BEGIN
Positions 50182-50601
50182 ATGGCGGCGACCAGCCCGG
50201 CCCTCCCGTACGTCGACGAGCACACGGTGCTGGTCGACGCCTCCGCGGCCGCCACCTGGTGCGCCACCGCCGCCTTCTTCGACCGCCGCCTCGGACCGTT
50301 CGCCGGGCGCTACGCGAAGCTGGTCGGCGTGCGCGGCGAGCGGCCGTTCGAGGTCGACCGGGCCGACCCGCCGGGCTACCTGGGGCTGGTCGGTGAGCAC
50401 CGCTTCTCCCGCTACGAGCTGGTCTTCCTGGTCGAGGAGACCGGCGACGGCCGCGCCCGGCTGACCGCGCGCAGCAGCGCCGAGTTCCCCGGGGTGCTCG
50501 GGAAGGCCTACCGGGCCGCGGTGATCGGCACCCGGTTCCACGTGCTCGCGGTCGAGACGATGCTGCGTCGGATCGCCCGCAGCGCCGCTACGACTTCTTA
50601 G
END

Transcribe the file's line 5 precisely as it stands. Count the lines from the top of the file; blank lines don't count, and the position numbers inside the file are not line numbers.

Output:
50401 CGCTTCTCCCGCTACGAGCTGGTCTTCCTGGTCGAGGAGACCGGCGACGGCCGCGCCCGGCTGACCGCGCGCAGCAGCGCCGAGTTCCCCGGGGTGCTCG